When complete, the spar deck timbering looked like this:
The hanging knees are installed on the starboard side only. I have added capstans and various railings as well.
At this stage, the quarter gallery and transom in place, I had a change of plans. I had intended to leave the starboard side un-planked below the wales, but it looked kinda stupid, so I decided to fully plank the starboard side.
Planking in progress:
Once the planking was done, I painted the entire starboard side. The Constitution was launched without her copper bottom, and was probably coated with tar from the waterline down, so I painted the entire side black.
Then, another change of plans, and I decided to paint the stripe in yellow ochre, from the top of the wales to the channels. From what I had been reading, this would have been more likely the original color scheme. Also, it is likely that at launch, the vessel did not have lids on the gun ports, other than temporary lids fitted to the most forward port on each side, when underway. So I chose not to model the ship with gun ports. With the addition of the rails on the starboard side, the rudder, deadeyes on the channels, and painting the trim, the hull was ready to be mounted on the base for the diorama.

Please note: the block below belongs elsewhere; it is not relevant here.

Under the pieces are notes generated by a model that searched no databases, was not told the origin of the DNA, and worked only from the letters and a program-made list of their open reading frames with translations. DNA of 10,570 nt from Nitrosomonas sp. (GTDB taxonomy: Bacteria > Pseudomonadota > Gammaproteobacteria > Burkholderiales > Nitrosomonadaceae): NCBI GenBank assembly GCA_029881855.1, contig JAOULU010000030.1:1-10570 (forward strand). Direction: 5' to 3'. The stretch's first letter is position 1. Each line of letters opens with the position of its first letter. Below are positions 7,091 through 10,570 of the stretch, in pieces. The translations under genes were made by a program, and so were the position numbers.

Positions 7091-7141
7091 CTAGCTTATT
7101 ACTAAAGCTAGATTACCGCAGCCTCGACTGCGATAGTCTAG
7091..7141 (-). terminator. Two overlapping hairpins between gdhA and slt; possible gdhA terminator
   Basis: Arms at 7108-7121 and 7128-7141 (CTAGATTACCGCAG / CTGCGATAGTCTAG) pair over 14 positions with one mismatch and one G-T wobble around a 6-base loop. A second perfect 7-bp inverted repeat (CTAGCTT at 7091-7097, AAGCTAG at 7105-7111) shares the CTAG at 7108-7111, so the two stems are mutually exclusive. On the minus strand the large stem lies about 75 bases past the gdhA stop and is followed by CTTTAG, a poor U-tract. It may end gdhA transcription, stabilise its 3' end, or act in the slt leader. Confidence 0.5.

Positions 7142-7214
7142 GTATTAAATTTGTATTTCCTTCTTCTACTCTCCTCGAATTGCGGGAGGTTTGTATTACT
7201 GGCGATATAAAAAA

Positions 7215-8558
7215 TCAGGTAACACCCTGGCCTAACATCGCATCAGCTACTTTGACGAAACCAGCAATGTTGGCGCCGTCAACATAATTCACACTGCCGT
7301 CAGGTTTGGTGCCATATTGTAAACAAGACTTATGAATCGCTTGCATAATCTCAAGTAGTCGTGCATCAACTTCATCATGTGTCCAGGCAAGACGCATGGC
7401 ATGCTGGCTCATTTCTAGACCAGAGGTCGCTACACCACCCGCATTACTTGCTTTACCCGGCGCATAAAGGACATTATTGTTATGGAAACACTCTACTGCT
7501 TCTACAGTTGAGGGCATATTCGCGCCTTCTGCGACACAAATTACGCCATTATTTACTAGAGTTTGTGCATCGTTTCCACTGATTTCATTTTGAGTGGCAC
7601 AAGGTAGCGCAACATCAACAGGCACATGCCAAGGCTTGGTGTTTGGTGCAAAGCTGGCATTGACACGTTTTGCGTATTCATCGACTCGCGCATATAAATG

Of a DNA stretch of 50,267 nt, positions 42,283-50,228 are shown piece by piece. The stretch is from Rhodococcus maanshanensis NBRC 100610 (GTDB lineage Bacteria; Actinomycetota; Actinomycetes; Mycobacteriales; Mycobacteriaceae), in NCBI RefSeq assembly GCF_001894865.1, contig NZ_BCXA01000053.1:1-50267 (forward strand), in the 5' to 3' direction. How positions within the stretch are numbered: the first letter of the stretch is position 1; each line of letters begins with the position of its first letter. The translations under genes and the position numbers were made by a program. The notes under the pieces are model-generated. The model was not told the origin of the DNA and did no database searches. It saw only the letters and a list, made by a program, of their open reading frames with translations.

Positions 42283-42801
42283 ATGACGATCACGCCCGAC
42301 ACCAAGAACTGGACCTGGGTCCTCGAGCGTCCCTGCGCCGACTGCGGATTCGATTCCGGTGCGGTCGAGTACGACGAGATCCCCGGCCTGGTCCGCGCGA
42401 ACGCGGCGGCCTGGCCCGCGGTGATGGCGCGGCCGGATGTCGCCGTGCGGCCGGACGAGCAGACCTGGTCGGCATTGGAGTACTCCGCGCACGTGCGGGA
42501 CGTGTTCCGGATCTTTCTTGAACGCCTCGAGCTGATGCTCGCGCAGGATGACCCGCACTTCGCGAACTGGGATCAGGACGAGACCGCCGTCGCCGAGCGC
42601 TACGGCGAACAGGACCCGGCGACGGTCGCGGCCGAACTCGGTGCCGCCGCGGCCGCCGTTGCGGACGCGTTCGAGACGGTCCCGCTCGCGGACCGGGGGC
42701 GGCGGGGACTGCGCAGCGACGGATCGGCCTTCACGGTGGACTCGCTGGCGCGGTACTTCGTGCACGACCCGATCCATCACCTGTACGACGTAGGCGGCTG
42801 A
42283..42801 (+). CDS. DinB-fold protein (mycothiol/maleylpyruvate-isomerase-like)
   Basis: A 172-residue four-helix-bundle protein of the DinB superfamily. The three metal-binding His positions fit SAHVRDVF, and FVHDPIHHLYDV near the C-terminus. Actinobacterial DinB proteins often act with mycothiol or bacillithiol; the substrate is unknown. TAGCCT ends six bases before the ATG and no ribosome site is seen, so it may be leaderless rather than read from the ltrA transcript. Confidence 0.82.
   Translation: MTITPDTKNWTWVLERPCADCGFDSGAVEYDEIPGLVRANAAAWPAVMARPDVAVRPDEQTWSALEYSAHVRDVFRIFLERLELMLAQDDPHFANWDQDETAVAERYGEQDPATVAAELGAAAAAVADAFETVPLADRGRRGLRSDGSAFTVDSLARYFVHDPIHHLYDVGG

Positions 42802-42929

The diorama base was built on a slant. I recall visiting the sites of several New England shipyards from the early nineteenth century and being impressed with the fact they were largely just gradually sloping land that ran down into shallow water. One I visited had the remnants of a huge lathe used to turn masts and spars, which “machine” was simply a rugged pylon for one end, a movable stand for the other, and a tool rest similarly constructed. Those memories, together with review of available photographs of shipyards in the latter nineteenth century, formed the basis for the design of the diorama base.
The hull was left mounted to the cherry board on the blocks as originally configured. The base was constructed with an opening to allow the hull mounting board to slide in partially beneath the 1/8″ plywood forming the ground level of the base.
At the stern, I placed a few more blocks leading into shallow water. The surface of the ground was detailed with latex based wood filler in multiple stages, as the diorama evolved.